James Buchanan, Ill With Dysentry Before His Inauguration, Declines Jefferson Davis's Invitation to Dine

February 20, 1857

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James Buchanan, Ill With Dysentry Before His Inauguration, Declines Jefferson Davis's Invitation to Dine
Autograph Letter Signed
2 pages | SMC 988

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      Background

      Buchanan, suffering from a particularly persistent kind of dysentery, is in uncharacteristic seclusion at Wheatland: he cannot meet with Davis for dinner, he writes, though there is no gentleman in the land with whom it would afford him greater pleasure to dine. But he must not be ill on March 4th – his inauguration – and so is “now living with great caution.” He thinks Davis will be pleased to learn that he is offering the position of Secretary of State to Davis' choice, General Lewis Cass. “It is, I think, the best that under all circumstances could have been made.” What Buchanan does not reveal here is that he thinks Cass too old, lethargic, indolent and Anglophobic to make a good Secretary. His plan is to appoint Cass, and then instruct others to do his work.
       
      Buchanan’s virulent diarrhea abated, on March 4th, long enough for him to take the Oath of Office with dignity.


      Autograph Letter Signed, as President-Elect, 2 pages, recto and verso, quarto, Wheatland [near Lancaster, Pennsylvania], February 20, 1857. To Jefferson Davis.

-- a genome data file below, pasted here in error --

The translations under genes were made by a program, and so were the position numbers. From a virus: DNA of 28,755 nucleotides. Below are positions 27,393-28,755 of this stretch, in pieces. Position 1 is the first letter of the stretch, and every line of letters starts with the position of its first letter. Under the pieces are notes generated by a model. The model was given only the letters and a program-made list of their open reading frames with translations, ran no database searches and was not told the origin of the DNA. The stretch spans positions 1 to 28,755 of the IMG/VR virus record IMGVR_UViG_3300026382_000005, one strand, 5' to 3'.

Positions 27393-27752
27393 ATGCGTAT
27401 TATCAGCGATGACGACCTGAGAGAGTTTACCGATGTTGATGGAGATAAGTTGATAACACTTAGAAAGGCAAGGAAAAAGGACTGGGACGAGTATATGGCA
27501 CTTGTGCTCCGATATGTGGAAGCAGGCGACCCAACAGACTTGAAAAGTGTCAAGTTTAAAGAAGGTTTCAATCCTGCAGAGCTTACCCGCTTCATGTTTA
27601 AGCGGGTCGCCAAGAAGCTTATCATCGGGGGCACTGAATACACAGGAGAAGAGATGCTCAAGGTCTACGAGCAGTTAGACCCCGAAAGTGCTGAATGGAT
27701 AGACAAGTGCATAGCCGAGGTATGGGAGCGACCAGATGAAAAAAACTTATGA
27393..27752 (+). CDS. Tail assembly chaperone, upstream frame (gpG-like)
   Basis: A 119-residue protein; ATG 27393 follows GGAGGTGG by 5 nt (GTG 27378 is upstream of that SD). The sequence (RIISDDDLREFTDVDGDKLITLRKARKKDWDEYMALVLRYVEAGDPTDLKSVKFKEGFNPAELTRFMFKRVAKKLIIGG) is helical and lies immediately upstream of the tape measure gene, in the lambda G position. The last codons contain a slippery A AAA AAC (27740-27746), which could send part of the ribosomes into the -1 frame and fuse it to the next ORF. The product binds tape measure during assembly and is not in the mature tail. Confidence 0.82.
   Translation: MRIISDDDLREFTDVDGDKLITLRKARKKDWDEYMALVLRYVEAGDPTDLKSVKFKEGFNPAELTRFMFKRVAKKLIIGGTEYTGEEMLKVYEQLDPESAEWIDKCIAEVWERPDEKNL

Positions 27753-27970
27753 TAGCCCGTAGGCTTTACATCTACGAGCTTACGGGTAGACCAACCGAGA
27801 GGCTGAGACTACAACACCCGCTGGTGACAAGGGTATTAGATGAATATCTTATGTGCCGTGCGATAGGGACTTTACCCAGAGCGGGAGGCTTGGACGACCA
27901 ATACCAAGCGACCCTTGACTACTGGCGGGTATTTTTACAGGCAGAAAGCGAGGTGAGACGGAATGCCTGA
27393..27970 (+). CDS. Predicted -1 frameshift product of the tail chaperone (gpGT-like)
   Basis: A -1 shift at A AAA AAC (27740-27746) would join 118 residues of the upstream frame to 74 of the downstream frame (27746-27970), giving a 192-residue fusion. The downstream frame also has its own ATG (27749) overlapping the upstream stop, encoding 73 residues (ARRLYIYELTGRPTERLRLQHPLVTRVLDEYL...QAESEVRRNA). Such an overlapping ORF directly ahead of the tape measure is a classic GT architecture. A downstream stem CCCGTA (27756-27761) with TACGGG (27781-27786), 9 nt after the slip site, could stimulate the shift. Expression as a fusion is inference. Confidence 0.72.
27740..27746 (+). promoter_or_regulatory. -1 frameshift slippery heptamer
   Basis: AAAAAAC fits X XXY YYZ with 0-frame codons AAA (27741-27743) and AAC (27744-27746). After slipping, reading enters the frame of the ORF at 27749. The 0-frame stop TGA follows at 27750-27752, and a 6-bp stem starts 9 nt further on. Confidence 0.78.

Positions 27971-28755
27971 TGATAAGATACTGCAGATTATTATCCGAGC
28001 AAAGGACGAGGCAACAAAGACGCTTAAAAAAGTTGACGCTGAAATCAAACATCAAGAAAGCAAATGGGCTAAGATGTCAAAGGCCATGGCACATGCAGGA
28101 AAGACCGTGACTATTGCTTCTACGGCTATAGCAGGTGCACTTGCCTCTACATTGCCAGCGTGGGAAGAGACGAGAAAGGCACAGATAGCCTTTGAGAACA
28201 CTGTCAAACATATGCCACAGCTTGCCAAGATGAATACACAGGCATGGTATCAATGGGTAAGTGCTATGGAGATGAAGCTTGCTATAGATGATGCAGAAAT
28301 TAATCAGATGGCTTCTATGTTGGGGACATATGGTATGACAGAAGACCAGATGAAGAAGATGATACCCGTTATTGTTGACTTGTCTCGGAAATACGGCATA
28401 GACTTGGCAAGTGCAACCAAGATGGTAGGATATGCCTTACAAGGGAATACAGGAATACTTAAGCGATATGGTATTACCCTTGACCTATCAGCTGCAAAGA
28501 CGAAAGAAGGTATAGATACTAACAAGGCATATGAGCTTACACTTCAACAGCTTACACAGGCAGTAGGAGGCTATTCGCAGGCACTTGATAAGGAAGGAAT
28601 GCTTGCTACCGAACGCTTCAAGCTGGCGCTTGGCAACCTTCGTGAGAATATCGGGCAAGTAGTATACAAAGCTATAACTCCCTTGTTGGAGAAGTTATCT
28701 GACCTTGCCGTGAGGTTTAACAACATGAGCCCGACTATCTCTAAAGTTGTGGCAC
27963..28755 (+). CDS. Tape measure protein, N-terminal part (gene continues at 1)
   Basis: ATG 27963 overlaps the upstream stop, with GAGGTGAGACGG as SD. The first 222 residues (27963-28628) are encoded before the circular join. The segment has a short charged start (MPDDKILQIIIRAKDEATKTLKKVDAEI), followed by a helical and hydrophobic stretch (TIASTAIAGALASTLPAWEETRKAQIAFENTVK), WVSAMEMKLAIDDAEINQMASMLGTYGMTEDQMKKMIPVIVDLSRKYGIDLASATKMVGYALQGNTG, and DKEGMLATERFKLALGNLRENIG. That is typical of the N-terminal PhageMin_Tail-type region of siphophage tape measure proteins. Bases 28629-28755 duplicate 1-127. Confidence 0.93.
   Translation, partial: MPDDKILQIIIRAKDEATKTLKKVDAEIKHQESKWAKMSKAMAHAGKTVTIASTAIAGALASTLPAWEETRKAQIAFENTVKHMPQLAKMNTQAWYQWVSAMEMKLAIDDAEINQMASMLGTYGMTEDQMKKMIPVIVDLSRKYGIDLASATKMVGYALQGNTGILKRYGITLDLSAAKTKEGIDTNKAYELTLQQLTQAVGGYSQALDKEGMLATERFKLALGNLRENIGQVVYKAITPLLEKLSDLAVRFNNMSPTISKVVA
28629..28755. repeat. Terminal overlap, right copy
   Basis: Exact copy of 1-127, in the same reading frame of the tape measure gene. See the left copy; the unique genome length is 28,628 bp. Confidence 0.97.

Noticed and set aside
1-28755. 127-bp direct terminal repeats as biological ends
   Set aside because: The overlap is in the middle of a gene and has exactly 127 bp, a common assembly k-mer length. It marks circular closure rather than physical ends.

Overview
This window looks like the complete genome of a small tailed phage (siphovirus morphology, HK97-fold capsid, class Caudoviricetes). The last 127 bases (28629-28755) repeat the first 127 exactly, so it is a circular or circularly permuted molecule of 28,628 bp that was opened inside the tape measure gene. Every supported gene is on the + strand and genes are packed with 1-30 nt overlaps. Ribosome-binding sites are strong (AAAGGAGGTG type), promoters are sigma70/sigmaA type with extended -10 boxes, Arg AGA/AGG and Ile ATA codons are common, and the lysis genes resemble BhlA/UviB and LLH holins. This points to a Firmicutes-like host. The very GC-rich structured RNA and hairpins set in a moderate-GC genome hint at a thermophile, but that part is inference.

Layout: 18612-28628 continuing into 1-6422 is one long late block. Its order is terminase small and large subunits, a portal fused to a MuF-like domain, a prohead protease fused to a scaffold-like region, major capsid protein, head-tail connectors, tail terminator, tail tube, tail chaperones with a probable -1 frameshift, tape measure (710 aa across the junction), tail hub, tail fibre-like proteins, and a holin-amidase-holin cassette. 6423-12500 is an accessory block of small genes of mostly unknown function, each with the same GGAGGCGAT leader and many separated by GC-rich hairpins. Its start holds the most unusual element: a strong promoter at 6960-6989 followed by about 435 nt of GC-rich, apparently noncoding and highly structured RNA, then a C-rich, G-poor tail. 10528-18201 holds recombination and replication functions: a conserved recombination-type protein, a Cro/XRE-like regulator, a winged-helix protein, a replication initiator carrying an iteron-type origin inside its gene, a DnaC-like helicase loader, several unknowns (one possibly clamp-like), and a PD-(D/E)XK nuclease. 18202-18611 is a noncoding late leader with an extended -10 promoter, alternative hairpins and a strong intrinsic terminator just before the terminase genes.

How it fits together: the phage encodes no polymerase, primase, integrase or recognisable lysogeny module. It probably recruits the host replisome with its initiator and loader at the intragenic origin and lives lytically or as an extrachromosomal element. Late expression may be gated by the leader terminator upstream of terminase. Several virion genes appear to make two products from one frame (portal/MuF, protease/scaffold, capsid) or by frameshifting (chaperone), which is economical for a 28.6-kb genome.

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      Wheatland 20 February '57

      My dear Sir/

      I have received your kind invitation to dinner for the [text is crossed out] 28th Instant this afternoon. It ought to have reached me yesterday afternoon, but the Washington mail failed, a [...] which it often performs.

      I can say in great sincerity that there is no gentleman in the land with whom it would afford me greater pleasure to dine than with yourself.  Indeed, the invitation gratifies me very much.  But I have not been in a condition to dine out since I left Washington.  My disease has been checked & has returned two or three times since my return.  I must not have it if possible on the 4th March: & I am now living with great caution. For this reason & others of a pressing character, I do not intend to go to Washington before Saturday the

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      28th & probably not till Monday 2nd March.

      I am grateful to learn from a reliable source that you will be pleased with the appointment of General Cass. It is, I think, the best that under all circumstances could have been made. I intend tomorrow to make him a formal offer of it.

      from your friend

      very respectfully,

      JAMES BUCHANAN

      Hon Jefferson Davis.

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